Although many of us will never directly know the challenges faced by those with dyslexia, the condition is one that affects even some of the most successful leaders in tech, including Segway creator Dean Kamen, Cisco Systems CEO John Chambers, and the late Apple co-founder Steve Jobs. In fact, so many interesting people with dyslexia have succeeded that some have wondered if it might not somehow provide an advantage in some cases.
Nevertheless, the medical community still views the condition as a something that should be identified and treated as early as possible, and there may be a new way to do that. A study conducted by researchers from MIT and the Boston Children’s Hospital has revealed a method that may allow for earlier identification of dyslexic children. The results were published in this week's Journal of the Society for Neuroscience.
Using 40 kindergartners who had their brains scanned with magnetic resonance imaging (MRI), the researchers were able to detect a relationship between the size of a brain's white matter associated with reading skill, and the ability of a child to perform well on phonological tests that suggest future reading skills.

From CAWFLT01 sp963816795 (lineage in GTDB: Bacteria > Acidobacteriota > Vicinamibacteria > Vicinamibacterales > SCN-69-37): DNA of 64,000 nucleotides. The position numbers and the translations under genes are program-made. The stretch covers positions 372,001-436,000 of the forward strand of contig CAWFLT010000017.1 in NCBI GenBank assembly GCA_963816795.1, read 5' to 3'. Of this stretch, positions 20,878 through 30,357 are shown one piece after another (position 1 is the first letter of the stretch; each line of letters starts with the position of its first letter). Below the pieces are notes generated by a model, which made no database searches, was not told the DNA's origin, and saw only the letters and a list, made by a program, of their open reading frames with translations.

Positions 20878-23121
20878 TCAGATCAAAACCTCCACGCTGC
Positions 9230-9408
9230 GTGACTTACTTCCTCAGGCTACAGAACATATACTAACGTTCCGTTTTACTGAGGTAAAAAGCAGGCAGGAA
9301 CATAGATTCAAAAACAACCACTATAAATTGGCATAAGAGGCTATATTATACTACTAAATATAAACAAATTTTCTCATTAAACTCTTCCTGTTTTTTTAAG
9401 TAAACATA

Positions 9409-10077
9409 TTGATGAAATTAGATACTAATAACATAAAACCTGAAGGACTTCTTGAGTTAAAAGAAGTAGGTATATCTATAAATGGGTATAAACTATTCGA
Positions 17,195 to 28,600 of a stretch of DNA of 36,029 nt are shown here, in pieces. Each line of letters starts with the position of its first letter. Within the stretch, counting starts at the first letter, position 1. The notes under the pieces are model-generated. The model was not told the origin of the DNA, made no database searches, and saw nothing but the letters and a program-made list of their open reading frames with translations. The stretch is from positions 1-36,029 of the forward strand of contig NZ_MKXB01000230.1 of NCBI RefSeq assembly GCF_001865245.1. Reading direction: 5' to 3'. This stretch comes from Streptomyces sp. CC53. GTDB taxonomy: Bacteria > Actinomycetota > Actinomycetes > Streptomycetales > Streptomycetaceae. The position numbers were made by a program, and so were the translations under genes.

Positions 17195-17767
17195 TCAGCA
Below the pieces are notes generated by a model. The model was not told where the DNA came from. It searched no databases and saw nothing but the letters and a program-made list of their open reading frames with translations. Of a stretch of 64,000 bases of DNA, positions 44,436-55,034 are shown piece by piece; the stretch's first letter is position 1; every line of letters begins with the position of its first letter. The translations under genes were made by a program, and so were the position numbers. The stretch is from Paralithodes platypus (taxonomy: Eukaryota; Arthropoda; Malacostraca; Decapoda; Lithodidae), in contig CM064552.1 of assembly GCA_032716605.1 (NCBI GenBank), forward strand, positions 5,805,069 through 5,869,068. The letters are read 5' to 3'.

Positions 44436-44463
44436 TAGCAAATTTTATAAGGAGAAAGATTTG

While the study offers some promise in earlier detection of dyslexia, the research is still evolving with more data from test subjects. One of the researchers, John Gabrieli, a member of MIT’s McGovern Institute for Brain Research, said, "we don't know yet how it plays out over time, and that's the big question: can we, through a combination of behavioral and brain measures, get a lot more accurate at seeing who will become a dyslexic child, with the hope that that would motivate aggressive interventions that would help these children right from the start, instead of waiting for them to fail?”